Businessman and civic leader Domingo Lee is highly respected in the Chinese-Filipino community and business circles. His rise from relative poverty and anonymity to leadership in entrepreneurship and civic work is a testament to his competence, wisdom and will to achieve.

His achievements and potential for effective public service, however, are lost on some people. For instance, some have made an issue out of his age and his background as the former head of  the Manila Economic and Cultural Office in Taiwan.

On the contrary, Lee’s age and prior contacts with Taiwan are two of his strongest  assets. To those familiar with Chinese culture, China puts a premium on seniority. This explains why majority of Chinese leaders and statesmen are of the same age as Lee. Furthermore, although Lee’s former dealings have been with Taiwan, the reality is Taiwan is as Chinese as Beijing or Shanghai. Taiwan certainly shares the same history, culture and traditions as the mainland.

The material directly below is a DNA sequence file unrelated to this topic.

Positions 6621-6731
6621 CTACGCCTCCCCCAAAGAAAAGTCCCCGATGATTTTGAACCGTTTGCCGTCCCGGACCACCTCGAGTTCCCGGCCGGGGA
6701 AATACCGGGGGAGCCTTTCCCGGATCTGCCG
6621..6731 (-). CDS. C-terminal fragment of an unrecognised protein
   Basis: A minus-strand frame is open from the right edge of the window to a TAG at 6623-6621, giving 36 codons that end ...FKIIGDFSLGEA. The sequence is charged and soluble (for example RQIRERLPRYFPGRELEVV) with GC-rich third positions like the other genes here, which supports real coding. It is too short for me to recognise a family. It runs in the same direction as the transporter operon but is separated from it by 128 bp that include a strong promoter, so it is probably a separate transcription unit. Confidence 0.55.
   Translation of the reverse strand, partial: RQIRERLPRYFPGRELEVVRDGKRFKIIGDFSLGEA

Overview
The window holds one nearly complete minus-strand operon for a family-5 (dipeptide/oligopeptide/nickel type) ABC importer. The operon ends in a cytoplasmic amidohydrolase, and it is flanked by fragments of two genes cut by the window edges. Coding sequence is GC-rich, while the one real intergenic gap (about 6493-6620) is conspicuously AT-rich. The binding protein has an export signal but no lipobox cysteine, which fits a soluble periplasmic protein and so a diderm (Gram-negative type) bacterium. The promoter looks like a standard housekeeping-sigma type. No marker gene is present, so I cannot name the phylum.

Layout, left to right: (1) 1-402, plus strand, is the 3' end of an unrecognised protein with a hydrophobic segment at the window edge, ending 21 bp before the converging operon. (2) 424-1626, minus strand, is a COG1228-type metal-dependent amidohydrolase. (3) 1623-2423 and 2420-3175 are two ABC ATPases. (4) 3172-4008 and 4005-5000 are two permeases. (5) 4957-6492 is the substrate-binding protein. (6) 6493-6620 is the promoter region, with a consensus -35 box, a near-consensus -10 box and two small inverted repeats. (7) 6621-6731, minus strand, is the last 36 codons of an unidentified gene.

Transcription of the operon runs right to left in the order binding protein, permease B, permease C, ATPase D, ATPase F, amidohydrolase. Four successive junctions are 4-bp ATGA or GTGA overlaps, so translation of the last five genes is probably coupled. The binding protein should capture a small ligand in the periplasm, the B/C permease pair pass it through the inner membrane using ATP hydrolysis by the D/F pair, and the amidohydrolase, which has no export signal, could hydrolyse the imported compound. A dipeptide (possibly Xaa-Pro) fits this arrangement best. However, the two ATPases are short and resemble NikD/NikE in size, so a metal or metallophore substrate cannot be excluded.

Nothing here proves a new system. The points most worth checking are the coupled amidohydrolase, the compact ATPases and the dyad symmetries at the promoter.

Even Lee’s fluency in English is being questioned. But isn’t Mandarin the language of diplomacy in Beijing? I would be more worried if we send an envoy to Beijing who is fluent only in English and not in Mandarin. I am sure that  Lee’s fluency in Mandarin is one big reason why Beijing has readily given its agreement for his appointment.

Some were also surprised that Domingo Lee has not read a recent issue of the Global Times, China’s English-language newspaper on foreign policy, that reportedly urged war on the Philippines and Vietnam for being the two “noisiest-troublemakers” in the Spratlys dispute.